Jewel of Titchwell


With local birds a bit skulky and the Summer Holidays here it was time for a day trip to the North Norfolk Coast. RSPB Titchwell is a great place to visit at any time of year and has the bonus of a few waders still in their summer best as opposed to their drab winter browns and greys. My  target bird for the day a spotted redshank was present on the freshmarsh with just short of a dozen of his mates but very hidden in the furthest least accessible part of the marsh. Allegedly there were a couple of greenshank alongside them but the view through a mesh fence was not going to allow me to confirm this.

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Spotted Redshank Credit: RicMc62 via Compfight cc

Birding for the day had been promising before I arrived at Titchwell, with great views of a Red Kite low over Brancaster and on arrival at the visitors centre another had been seen over the reserve the day before. Birds around the car park were skulking and the only birds calling were goldfinches, woodpigeons and robins. Initial birds along the first footpath weren’t much better with  few reed warblers making dashing trips over the reeds and little else. The first stretch of open water produced several ducks in various stages of eclipse plumage but included a smart pair of pochard as well as the local speciality exotic the Red-crested pochard.

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Smart drake Pochard which I can’t help thinking has more than a hint of evil about it with those red eyes and alas is still to be recorded in the Birds of Hethersett

Red Crested Pochard (3)

Female Red-crested Pochard an introduced exotic species which seems to thrive locally at Titchwell and is only absent when I am trying to find it on a bird race.

Following the pochards came other brown eclipse ducks including mallard, gadwall and teal. More duck action out on the mud with a number of young shelduck. More interestingly out on the mud near the reed beds by the Island hide were a number of young bearded tits feeding on fallen seeds. The youngsters are missing the colour of their parents if not the character.

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Who’s looking at you? young bearded tit.

Out on the freshmarsh the birds were amazing thanks in part to a high tide which had brought them all in for a siesta. The most active waders were the avocet and ruff which were joined by lapwings and feeding dunlin. Quietly sleeping were a number of waders which had handily settled in size order. The largest and most prolific were the black-tailed godwits in a variety of plumages next were oystercatchers in their pied finery followed by a few knot some in their red summer plumage and then a few turnstones also in summer plumage and last and most mobile about 70 dunlin and despite a bit of scanning no sign of their rare and recently seen cousin the curlew sandpiper.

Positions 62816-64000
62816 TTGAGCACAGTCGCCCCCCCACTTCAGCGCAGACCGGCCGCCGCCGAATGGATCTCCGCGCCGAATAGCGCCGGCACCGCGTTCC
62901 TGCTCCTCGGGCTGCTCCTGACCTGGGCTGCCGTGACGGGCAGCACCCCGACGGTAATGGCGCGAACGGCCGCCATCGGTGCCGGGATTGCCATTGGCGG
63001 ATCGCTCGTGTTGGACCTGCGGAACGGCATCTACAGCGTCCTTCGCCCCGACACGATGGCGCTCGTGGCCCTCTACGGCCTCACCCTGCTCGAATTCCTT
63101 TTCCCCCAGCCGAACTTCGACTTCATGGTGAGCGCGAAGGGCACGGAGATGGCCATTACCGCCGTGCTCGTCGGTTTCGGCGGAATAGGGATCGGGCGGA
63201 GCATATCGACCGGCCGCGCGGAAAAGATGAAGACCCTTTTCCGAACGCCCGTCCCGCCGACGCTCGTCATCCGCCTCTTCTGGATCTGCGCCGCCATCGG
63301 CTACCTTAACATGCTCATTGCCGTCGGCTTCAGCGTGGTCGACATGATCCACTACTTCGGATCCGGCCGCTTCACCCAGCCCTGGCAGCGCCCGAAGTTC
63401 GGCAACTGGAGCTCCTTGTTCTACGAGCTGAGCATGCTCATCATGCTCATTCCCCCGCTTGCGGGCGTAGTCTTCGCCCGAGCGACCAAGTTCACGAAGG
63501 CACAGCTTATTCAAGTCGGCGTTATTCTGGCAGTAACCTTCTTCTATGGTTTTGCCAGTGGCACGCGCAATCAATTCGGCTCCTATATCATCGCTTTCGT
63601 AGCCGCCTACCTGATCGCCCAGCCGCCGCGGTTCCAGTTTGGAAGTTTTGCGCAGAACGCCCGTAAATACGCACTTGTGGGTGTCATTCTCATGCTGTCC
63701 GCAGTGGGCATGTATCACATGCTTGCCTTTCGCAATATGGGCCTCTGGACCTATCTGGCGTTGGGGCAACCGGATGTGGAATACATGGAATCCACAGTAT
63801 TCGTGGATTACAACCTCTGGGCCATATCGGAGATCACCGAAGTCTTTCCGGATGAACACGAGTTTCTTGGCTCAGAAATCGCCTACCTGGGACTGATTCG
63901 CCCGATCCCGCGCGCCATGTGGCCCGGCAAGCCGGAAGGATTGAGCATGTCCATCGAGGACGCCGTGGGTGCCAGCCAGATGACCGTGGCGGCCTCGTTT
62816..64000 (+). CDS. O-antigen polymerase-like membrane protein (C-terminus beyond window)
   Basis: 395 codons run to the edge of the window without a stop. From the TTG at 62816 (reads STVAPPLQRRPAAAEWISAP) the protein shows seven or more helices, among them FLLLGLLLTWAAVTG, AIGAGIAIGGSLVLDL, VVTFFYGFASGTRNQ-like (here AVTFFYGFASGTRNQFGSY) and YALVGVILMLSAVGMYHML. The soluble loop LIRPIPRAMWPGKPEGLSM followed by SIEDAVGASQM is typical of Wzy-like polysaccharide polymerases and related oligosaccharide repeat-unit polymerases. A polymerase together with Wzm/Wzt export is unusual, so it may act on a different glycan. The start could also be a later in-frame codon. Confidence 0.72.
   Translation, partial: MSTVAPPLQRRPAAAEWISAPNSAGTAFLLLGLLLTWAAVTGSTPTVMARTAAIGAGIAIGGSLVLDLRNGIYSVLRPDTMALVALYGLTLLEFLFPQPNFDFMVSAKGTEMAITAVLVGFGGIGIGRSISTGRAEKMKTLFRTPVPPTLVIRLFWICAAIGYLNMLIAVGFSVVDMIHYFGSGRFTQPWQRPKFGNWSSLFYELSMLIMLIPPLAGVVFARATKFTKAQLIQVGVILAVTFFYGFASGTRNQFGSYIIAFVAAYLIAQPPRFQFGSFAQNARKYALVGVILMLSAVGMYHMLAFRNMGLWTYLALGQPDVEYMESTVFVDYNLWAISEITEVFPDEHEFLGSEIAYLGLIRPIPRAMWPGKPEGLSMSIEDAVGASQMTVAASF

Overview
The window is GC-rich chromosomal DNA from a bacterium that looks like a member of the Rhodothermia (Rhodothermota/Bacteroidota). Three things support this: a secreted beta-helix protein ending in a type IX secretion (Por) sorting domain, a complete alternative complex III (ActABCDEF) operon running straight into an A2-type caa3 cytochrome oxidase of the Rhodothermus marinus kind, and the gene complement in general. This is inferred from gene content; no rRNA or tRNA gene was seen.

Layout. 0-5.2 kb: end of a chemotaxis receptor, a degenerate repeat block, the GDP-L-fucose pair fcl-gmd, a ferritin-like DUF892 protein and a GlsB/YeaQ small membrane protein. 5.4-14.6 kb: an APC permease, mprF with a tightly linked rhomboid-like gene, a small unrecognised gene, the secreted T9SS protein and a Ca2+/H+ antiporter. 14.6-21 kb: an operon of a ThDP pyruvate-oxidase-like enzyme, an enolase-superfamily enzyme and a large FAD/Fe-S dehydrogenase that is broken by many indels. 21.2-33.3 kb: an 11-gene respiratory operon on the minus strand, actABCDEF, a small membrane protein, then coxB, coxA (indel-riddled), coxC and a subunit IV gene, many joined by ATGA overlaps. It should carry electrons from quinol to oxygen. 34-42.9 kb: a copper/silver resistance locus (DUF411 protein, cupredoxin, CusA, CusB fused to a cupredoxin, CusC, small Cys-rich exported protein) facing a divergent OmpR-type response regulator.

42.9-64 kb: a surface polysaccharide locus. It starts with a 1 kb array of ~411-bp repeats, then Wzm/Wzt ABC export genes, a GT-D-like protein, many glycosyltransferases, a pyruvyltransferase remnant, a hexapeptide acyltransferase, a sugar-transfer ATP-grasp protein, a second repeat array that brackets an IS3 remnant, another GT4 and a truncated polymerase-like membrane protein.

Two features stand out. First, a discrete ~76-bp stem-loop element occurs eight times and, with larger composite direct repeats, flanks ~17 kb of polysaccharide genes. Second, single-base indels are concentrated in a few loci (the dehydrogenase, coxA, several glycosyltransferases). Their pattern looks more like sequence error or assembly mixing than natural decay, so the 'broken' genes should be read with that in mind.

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Knot the prettiest wader of the day but still special in her own way a ruff.

Whilst the fresh marsh didn’t yield an earlier seen yellow wagtail it was full of its pied  wagtail cousins. Other birds of note were a number of spoonbills, a couple of little egrets and a flock of canada geese. As noted on the highlights black board the Parrinder hide also played host to a number of linnets bathing in the waters edge. Their enthusiastic splashing was difficult not to fall in love with and whilst they have been few and far between locally they were showing of well within scope range if not camera range.

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Another inconspicuous beauty a female Linnet 

A trip to the beach produced little more than sandcastles as the tide was in, although there were flocks of swallows along with common terns and sandwich terns some of whom were actually fishing, unlike most which sunbathed on the freshwater islands. The absolute highlight of the day was however waiting back in the furthest car park. Comfortably the rarest and most endangered bird of the day was purring away in a large tree sitting openly on dead branches for a clear view.

Turtle dove (6)

Turtle Dove a bird which is likely to become extinct in the UK in the next 20 years due to a variety of factors affecting the bird which migrates to us each year from west Africa and which nested last year in nearby Marlingford but unfortunately not this year . For an extra special capture at Titchwell which shows the size of the dove compared with the woodpigeon which is going in the opposite direction population wise. click (HERE)

Last place in my sightings of the day with Id courtesy of The Butterfly Conservation website is another migrant from Africa and was hanging out down by the beach trying not to be eaten by the swallow family

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Painted lady another exotic traveller although not at risk of extinction.

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